Leader of ‘new EPA’ speaks at Pittsburgh oil and gas conference

Beaver County Times

By Jared Stonesifer

October 24, 2018

PITTSBURGH — The acting administrator of the U.S. Environmental Protection Agency told a conference of oil and gas executives Wednesday morning that he is leading a “new EPA” that will focus on deregulation and a streamlined permitting process.

President Donald Trump in July appointed Andrew Wheeler as the acting administrator of the agency, and the president hinted earlier this week that Wheeler soon could become the permanent director.

Wheeler, 53, began his professional career with the EPA in the early 1990s but later became a lobbyist for the coal industry. On Wednesday, he came to Pittsburgh to deliver the opening keynote address of the Shale Insight Conference, an annual gathering of industry insiders from Pennsylvania, Ohio and West Virginia.

During his speech in the David L. Lawrence Convention Center, Wheeler reassured those in attendance that they have a “new champion” in the White House in the form of Trump.

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Andrew Wheeler to oil and gas industry: Trump's 'new EPA' will remove barriers

Pittsburgh Post-Gazette

By Anya Litvak

October 24, 2018

The oil and gas industry is so important to the nation’s top environmental regulator that, upon taking the helm of the Environmental Protection Agency in July, Andrew Wheeler headed to a Range Resources well pad in southwestern Pennsylvania.

It was his first trip outside of Washington, D.C., and on Wednesday, the acting EPA administrator returned to the region to kick off the Marcellus Shale Coalition’s annual Shale Insight conference.

His message to the friendly crowd was clear: “The New EPA” — that was the title of his talk — is “removing regulatory barriers and leveling the playing field for American companies.”

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DEP moving forward with emission rules for existing oil and gas sources


By Marie Cusick

September 20, 2018

The state Department of Environmental Protection is moving forward with plans to regulate harmful air pollution from Pennsylvania’s thousands of oil and gas sites.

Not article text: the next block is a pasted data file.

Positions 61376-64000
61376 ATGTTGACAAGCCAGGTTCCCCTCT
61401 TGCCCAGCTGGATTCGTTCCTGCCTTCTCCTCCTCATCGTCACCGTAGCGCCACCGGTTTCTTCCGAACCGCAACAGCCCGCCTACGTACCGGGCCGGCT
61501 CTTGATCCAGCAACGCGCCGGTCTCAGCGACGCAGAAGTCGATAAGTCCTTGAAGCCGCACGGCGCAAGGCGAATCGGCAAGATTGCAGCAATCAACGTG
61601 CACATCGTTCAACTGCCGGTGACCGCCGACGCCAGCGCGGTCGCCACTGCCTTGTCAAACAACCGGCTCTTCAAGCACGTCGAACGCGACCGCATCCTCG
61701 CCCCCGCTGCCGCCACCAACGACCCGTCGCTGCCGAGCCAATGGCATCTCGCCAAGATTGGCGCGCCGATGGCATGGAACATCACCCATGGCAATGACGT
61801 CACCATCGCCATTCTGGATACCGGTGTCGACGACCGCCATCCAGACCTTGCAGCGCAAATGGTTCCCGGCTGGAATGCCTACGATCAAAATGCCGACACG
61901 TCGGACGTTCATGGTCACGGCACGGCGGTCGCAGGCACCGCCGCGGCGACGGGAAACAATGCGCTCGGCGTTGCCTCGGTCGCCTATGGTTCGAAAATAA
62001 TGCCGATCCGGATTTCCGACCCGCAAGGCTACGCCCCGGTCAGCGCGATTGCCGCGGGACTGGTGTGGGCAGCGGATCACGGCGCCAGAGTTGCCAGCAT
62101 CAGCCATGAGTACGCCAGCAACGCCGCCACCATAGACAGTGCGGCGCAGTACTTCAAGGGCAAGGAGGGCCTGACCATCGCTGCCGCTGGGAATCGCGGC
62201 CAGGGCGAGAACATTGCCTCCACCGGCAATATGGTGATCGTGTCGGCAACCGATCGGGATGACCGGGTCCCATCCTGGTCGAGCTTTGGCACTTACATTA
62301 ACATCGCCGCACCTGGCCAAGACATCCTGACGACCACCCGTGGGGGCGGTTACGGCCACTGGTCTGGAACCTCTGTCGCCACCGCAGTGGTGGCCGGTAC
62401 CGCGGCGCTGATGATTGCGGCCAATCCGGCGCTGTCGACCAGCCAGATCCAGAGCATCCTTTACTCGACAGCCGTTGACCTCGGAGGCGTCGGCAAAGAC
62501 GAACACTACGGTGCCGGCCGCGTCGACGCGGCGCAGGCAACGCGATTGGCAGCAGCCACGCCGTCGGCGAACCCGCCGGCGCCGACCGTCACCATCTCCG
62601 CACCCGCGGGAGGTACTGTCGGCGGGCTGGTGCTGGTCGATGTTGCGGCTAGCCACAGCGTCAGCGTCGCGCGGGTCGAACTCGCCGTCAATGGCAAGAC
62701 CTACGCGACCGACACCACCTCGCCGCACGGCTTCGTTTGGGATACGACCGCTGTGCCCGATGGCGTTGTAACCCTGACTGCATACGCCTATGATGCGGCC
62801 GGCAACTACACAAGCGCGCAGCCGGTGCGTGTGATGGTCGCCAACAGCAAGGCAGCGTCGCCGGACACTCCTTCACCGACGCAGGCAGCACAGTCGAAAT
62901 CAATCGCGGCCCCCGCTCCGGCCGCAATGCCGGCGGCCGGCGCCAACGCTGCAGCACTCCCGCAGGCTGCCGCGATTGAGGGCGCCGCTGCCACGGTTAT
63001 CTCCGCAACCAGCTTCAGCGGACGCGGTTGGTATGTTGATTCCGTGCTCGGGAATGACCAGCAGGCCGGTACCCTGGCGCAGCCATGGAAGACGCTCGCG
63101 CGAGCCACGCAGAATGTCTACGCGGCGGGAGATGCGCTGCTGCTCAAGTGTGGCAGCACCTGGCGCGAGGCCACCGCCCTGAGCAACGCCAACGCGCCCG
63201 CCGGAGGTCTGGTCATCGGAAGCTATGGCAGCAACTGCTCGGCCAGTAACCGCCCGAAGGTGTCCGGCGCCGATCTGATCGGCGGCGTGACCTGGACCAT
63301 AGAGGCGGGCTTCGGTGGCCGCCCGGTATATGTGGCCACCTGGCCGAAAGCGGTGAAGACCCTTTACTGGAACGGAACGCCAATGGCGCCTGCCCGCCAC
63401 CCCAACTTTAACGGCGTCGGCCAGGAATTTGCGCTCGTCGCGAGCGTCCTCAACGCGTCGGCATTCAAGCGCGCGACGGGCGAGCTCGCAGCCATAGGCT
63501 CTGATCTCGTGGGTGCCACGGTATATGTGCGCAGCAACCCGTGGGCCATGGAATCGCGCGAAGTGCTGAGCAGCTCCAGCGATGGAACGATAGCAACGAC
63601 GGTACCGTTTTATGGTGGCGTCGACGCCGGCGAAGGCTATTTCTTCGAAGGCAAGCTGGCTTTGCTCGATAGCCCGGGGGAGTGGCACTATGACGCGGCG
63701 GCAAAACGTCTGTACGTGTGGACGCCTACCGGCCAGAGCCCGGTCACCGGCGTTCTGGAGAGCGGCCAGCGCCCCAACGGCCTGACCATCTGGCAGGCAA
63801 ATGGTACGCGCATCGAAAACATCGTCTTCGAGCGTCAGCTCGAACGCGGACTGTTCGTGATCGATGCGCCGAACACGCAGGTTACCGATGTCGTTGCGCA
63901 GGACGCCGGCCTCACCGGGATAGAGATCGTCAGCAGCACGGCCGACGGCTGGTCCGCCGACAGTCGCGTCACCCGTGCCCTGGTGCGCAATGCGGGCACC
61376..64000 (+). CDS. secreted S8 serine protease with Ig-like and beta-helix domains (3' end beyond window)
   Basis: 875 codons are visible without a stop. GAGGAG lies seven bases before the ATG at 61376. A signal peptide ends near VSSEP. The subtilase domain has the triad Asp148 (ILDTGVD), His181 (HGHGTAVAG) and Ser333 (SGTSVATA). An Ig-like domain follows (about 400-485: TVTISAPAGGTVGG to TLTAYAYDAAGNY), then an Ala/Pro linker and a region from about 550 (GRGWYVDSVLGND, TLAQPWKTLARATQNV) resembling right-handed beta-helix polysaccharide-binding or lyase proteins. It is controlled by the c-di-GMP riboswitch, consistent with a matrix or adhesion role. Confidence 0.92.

In June, the DEP released new general permits, aimed at controlling methane emissions from new oil and gas sources. In an August 4 notice in the Pennsylvania Bulletin, the agency says it intends to propose new rules on existing sources to the Environmental Quality Board in early 2019.

DEP spokesman John Repetz said the department plans to discuss the draft concepts of the rulemaking with the Air Quality Technical Advisory Committee at their next scheduled meeting on December 13.

The move is part of a broader effort, announced by Governor Tom Wolf in early 2016, to curb climate-damaging emissions from the oil and gas industry.

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Warming Climate Puts PA Summer Recreation at Risk

Public News Service

By Andrea Sears

August 15, 2018

HARRISBURG, Pa. - Climate change already is affecting summers here in Pennsylvania and across the country, according to a new report.

The National Wildlife Federation report said rising temperatures, droughts and severe weather all are effects of climate change, contributing to crop loss, flash floods and wildfires. According to Rob Altenburg, director of the Energy Center at the environmental group PennFuture, the warming climate in the Keystone State poses serious threats to everything from farming to tourism and recreation.

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Study: Much more natural gas is leaking than government inventories suggest

Pittsburgh Post-Gazette

By Laura Legere

June 21, 2018

When fracking in tight shale deposits began to open vast new regions of the United States to oil and gas development at the start of the decade, a question troubled researchers: Just how much of the unearthed gas was leaking on its way from deep wells to delivery points? 

A new article in the journal Science, synthesizing five years of research by more than 140 scientists at 40 institutions, offers the first comprehensive answer on a national scale.

It estimates that the U.S. oil and gas industry emitted 13 million metric tons of methane in 2015 across the supply chain — from new and old wells, pipelines, processing equipment and gas lines beneath city streets.

The lost gas amounts to 2.3 percent of total U.S. gas production — below the leak rate that is generally understood to preserve the climate benefits of burning natural gas for electricity instead of coal, but more than 60 percent higher than the official U.S. Environmental Protection Agency inventory reports.

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Natural gas could warm the planet as much as coal in the short term